In The People's Park
Many's the time I've found your face
Fresh as a bunch of flowers in May,
Waiting for me at our own old place
At the end of the working day.
Many's the time I've held your hand
On the shady seat in the People's Park,
And blessed the blaring row of the band
And kissed you there in the dark.
Many's the time you promised true,
Swore it with kisses, swore it with tears:
'I'll marry no one without it's you -
If we have to wait for years.'
And now it's another chap in the Park
That holds your hand like I used to do;
And I kiss another girl in the dark,
And try to fancy it's you!
CHOKED with ill weeds my garden lay a-dying,
Hard was the ground, no bud had heart to blow,
Yet shone your smile there, with your soft breath sighing:
'Have patience, for some day the flowers will grow.'
Some weeds you killed, you made a plot and tilled it;
'My plot,' you said, 'rich harvest yet shall give,'
With sun-warmed seeds of hope your dear hands filled it,
With rain-soft tears of pity bade them live.
So, weak among the weeds that had withstood you,
One little pure white flower grew by-and-by;
You could not pluck my flower--alas! how should you?
You sowed the seed, but let the blossom die.
In The Rose Garden
RED roses bright, pink roses and white
That bud and blossom and fall;
The very sight of my heart's delight
Is more than worth them all!
Is worth far more than the whole sweet store
That ever a garden grew--
She plucked the best to die at her breast,
But it laughed and it bloomed anew!
The red rose lay at her lips to-day,
And flushed with the joy thereof;
She said a word that the white rose heard,
And the white rose paled with love.
But the west wind blows, and my lady goes,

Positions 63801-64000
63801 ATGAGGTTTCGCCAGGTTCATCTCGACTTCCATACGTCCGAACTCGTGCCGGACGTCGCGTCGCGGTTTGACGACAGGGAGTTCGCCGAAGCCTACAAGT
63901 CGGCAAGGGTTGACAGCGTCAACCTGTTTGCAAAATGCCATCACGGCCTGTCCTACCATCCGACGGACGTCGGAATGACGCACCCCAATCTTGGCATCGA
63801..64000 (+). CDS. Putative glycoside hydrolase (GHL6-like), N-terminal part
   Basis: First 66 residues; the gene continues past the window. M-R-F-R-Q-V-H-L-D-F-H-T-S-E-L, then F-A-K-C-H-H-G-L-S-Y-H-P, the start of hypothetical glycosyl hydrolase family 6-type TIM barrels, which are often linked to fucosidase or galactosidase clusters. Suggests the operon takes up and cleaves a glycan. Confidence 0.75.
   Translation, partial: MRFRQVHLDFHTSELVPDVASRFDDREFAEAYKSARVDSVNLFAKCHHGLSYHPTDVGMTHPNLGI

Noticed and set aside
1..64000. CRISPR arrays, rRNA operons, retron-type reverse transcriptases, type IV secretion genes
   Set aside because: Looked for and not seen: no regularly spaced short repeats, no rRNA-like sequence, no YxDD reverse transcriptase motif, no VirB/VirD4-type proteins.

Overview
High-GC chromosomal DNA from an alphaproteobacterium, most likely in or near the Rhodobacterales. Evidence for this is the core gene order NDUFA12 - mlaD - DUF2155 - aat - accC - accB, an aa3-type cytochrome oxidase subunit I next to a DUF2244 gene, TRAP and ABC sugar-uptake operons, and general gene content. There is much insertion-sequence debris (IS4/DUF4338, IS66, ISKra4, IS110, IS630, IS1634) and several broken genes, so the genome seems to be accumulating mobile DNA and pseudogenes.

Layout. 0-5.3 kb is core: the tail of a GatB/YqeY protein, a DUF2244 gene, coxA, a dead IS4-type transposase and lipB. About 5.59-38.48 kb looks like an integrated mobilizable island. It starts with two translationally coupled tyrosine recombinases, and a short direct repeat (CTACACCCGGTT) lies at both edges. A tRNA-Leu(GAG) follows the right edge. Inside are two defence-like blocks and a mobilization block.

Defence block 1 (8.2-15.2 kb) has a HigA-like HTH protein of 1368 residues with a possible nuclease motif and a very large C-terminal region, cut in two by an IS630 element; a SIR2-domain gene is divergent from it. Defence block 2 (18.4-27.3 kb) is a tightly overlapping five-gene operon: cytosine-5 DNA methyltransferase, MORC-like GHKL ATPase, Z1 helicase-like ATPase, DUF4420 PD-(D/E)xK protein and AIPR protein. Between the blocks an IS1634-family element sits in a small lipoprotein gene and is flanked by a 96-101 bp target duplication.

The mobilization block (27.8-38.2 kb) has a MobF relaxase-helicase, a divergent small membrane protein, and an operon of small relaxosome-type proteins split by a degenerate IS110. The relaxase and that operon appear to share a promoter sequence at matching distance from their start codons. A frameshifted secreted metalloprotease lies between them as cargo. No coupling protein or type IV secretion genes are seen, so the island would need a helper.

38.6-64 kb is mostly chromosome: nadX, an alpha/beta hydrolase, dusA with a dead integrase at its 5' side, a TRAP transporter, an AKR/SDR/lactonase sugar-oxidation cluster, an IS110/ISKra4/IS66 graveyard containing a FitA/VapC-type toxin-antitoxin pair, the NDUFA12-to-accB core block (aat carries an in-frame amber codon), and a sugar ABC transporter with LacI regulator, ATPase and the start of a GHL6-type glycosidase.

And she leaves the world forlorn;
And every rose that the garden grows,
Might just as well be a thorn!
BIRDS in the green of my garden
Blackbirds and throstle and wren,
Wet your dear wings in the tears that are Spring's
And so to your singing again!
Birds in my blossoming orchard,
Chaffinch and goldfinch and lark,
Preen your bright wings, little happy live things;
The May trees grow white in the park!
Birds in the leafy wet woodlands,
Cuckoo and nightingale brown,
Sing to the sound of the rain on green ground--
The rain on green leaves dripping down!
Fresh with the rain of the May-time,
Rich with the promise of June,
Deep in her heart, where the little leaves part,
Love, like a bird, sings in tune!
The Enchanted Garden
OH, what a garden it was, living gold, living green,
Full of enchantments like spices embalming the air,
There, where you fled and I followed--you ever unseen,
Yet each glad pulse of me cried to my heart, 'She is there!'
Roses and lilies and lilies and roses again,
Tangle of leaves and white magic of blossoming trees,
Sunlight that lay where, last moment, your footstep had lain--